Omega-3 fatty acids from fish oil can offer significant benefits to patients suffering from inflammatory and autoimmune diseases and depression, researchers concluded in the December 2002 Journal of American College Nutrition.
After reviewing the evidence, the researchers noted that animal experiments and clinical intervention studies demonstrated that the fish-oil derived omega-3s, eicosapentaenoic acid (EPA) and docosahexaenoic acid (DHA), act as anti-inflammatories and consequently might be useful in the management of inflammatory and autoimmune diseases. They also pointed out that patients with diseases characterized by an increased level of the proinflammatory cytokine interleukin 1 (IL-1)—such as coronary heart disease, major depression, aging and cancer—may benefit from consuming omega-3s found in fish oil.
Arthritis, Crohn's disease, ulcerative colitis and lupus erythematosis also are autoimmune diseases characterized by a high level of IL-1 and other proinflammatory substances produced by omega-6 fatty acids. It is thought that an overabundance of omega-6s and a lack of omega-3s in the diet may be responsible for inflammation. This may explain, the researchers wrote, why dietary supplementation with fish oils in clinical trials have alleviated the symptoms of several inflammatory and autoimmune diseases in humans, including rheumatoid arthritis, Crohn's disease, ulcerative colitis, psoriasis, lupus erythematosus, multiple sclerosis and migraine headaches. In fact, many of the placebo-controlled trials of fish oil in chronic inflammatory diseases reveal significant benefit, including decreased disease activity and a lowered use of anti-inflammatory drugs.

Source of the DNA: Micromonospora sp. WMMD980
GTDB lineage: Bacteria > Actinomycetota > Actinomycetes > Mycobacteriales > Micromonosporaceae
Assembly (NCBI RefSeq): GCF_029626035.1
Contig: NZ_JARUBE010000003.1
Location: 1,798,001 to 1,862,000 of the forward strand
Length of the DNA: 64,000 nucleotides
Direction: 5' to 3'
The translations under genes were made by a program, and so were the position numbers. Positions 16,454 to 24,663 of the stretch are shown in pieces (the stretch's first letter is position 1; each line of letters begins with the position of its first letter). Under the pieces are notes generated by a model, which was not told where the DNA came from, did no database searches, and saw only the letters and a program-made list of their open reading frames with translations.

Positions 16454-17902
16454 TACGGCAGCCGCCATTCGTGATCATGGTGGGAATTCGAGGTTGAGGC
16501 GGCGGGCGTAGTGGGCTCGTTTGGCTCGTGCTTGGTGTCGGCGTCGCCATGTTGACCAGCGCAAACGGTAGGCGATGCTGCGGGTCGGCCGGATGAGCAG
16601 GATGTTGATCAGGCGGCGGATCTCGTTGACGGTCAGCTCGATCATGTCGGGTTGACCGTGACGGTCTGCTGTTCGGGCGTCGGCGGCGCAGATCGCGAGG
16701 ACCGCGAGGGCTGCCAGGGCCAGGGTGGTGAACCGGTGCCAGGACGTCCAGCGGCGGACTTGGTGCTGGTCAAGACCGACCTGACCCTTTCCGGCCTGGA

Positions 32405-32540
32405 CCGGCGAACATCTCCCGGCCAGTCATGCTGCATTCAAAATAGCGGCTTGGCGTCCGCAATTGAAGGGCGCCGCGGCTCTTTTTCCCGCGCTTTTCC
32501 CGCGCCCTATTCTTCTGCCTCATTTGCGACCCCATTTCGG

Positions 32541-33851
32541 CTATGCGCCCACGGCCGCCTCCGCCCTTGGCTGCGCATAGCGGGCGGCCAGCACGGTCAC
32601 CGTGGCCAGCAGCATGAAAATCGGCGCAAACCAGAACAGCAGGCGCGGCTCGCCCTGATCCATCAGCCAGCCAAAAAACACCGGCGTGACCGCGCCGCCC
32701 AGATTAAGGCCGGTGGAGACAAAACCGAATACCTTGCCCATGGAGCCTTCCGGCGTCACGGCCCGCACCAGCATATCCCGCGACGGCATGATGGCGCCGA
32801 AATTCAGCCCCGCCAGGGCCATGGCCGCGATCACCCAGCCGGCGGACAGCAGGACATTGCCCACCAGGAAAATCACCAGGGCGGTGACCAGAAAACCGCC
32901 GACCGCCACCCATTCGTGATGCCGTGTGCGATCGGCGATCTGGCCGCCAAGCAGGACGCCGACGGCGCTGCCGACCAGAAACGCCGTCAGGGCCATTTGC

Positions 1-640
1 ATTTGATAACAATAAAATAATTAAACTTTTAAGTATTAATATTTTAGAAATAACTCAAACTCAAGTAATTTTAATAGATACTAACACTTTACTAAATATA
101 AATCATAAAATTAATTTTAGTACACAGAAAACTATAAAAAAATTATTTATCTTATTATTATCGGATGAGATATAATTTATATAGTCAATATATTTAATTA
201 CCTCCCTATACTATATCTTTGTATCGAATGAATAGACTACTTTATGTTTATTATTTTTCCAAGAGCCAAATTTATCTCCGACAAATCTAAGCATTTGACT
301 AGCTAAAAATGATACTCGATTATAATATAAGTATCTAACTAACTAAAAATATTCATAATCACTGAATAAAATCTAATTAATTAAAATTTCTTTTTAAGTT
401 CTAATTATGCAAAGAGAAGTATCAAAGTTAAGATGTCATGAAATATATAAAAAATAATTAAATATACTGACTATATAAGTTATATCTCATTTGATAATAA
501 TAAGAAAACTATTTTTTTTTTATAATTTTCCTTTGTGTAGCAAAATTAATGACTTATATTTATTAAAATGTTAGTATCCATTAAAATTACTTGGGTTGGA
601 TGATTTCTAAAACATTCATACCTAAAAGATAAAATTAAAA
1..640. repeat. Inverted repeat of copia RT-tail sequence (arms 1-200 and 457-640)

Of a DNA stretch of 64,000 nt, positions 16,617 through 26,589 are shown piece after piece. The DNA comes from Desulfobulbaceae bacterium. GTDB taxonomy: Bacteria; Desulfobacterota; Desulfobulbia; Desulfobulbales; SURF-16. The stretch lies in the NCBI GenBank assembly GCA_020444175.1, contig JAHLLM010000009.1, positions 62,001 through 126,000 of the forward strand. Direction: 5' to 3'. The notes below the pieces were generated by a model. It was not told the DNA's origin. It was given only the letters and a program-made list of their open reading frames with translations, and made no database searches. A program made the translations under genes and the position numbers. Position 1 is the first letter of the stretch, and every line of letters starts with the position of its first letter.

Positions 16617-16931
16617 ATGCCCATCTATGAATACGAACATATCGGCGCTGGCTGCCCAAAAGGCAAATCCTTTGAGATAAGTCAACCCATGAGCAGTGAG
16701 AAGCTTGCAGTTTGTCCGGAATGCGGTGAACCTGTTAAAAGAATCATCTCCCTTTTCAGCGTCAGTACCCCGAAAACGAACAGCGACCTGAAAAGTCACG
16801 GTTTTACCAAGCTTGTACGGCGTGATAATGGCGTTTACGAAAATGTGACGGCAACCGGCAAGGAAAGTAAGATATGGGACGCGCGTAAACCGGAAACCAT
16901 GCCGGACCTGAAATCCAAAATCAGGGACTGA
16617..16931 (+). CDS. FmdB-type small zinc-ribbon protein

Simopoulos AP. Omega-3 Fatty acids in inflammation and autoimmune diseases. J Am Coll Nutr. 2002 Dec;21(6):495-505.